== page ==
So how does this short story relate to Global Women's Leadership Network? First, this is an undeniable example of a committed member-first attitude from a credit union leader. Moreover, take a look at what John wrote about how the General Manager inspired him as well as others:
"The General Manager, *Mary, of this credit union was and is an incredible natural female leader. In addition to being the General Manger, she sells Mary Kay and welcomes many of her members with a smile and a hug. It is truly ‘relationship banking' as we so often hear in the U.S. You immediately sense that certain intangible kindness and warmth in her when you meet her.
The reason all of this matters is because Mary is always the first to try new technological things and does so out of implicit trust in her credit union league because they have a long-standing relationship which has established that trust. It isn't about pricing negotiations, blaming others when things go wrong, or making sure she's in control--as some male leaders are prone to do--it's about trying new things and taking risks because she wants to improve her members' lives. There are bigger, more sophisticated credit unions in the federation--but if you want to try something new you go first to this credit union and talk with Mary."
Social Media Intern
World Council of Credit Unions
*=Names of people and institutions have been changed to maintain privacy.
"Haiti: World Council to Explore Mobile Utility Payment Solutions for Sustainable Electricity Program." World Council of Credit Unions. World Council, 11 July 2013. View for the full news release.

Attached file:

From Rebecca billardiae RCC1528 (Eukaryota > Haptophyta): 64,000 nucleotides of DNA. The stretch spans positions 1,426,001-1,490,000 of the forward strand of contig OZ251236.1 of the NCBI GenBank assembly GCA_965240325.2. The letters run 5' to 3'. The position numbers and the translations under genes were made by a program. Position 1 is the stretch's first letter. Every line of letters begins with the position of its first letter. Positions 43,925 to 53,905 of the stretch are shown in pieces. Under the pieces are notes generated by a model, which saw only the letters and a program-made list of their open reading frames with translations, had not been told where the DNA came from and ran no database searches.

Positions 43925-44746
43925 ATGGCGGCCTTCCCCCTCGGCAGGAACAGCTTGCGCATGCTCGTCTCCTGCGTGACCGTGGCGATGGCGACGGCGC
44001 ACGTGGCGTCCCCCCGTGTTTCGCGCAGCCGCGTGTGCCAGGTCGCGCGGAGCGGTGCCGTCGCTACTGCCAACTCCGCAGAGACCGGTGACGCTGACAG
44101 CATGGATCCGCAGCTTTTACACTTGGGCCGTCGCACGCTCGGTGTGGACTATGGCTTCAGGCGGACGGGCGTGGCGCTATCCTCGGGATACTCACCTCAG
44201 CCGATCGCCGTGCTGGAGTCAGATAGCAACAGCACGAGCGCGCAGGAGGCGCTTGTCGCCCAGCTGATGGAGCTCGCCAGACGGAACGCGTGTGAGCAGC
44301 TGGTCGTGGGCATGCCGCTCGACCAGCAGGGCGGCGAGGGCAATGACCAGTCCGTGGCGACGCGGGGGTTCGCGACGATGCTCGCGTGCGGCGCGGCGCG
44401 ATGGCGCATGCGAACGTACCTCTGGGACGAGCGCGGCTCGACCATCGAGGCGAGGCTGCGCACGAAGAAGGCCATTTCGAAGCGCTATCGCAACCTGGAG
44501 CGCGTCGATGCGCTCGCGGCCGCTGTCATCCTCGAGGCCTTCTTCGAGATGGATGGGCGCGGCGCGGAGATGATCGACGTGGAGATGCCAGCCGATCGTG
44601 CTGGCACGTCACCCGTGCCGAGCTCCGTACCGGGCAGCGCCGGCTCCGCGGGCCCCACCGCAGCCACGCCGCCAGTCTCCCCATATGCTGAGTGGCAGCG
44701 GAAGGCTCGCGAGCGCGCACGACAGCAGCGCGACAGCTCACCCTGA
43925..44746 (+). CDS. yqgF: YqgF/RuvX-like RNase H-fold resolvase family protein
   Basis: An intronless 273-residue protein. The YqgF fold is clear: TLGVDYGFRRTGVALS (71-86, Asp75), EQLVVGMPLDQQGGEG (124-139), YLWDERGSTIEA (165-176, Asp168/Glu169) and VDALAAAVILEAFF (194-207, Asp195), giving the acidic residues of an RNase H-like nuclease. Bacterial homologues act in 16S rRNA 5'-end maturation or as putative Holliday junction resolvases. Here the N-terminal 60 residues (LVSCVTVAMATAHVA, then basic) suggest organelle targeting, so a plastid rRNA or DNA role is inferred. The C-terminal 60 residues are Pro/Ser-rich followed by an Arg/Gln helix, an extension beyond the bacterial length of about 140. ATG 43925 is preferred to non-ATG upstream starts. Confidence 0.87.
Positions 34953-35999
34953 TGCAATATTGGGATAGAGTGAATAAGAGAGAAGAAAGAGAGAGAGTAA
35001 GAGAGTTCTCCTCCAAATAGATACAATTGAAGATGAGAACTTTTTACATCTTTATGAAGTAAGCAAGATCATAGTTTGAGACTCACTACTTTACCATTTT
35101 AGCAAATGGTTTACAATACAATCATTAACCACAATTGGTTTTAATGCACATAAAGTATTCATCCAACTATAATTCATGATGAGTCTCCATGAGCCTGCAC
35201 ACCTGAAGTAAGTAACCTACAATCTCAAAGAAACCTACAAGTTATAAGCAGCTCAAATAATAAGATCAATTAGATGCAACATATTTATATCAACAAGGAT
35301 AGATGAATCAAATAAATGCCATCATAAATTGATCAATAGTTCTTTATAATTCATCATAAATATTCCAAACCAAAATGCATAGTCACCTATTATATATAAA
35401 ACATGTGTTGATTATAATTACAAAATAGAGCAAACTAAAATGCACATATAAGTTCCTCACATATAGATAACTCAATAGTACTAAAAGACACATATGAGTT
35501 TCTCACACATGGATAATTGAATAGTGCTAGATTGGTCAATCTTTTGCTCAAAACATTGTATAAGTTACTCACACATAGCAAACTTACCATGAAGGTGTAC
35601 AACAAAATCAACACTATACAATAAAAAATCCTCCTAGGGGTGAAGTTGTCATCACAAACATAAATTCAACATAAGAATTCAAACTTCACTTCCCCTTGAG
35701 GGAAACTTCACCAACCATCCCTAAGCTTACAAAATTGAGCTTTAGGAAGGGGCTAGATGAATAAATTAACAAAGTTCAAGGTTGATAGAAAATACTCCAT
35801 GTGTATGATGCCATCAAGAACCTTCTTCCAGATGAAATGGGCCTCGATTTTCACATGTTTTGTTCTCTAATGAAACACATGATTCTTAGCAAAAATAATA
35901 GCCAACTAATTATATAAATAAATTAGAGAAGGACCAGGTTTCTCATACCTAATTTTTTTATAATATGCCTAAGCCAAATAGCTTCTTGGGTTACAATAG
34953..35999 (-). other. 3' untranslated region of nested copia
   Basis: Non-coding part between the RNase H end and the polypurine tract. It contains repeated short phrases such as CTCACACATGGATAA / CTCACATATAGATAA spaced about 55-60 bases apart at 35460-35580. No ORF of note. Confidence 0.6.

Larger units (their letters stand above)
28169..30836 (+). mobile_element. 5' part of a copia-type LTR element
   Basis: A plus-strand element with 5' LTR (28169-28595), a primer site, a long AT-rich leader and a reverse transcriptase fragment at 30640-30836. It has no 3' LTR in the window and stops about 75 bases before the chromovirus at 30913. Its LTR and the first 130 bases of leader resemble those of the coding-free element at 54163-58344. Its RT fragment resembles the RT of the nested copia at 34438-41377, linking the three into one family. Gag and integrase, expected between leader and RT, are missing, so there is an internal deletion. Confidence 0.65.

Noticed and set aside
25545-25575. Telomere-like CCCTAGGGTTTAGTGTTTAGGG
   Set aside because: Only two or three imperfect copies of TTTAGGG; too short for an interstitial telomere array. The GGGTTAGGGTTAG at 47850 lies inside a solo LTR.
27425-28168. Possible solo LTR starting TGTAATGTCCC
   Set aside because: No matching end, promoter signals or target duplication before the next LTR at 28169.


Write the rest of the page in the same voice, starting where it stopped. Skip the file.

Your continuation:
Wolf, Saul. Manager of Remittance Services, World Council of Credit Unions.
"Women and the Labyrinth of Leadership" By Alice H. Eagly and Linda L. Carli, Harvard Business Review (2007)
The full article from The Harvard Business Review can be viewed here: http://citt.hccfl.edu/Newsletters/NewsletterID1.pdf
Both of these women are writers, researchers, and professors of psychology. Studying the findings of these two women during my time at UW-Madison has compelled me enough to share this piece with you.
Starting out with jaw-dropping statistics that many of you may not already know, Eagly & Carli propose that the "glass ceiling" has shattered--but the challenges are far from over. They argue that it has shattered because there are some women who are now able to permeate through that glass--at a cost. They relate the current challenge of women leadership to pursuing a labyrinth, with "walls all around."
They state: "As a contemporary symbol, it conveys the idea of a complex journey toward a goal worth striving for. Passage through a labyrinth is not simple or direct, but requires persistence, awareness of one's progres, and a careful analysis of the puzzles that lie ahead" (pg. 2).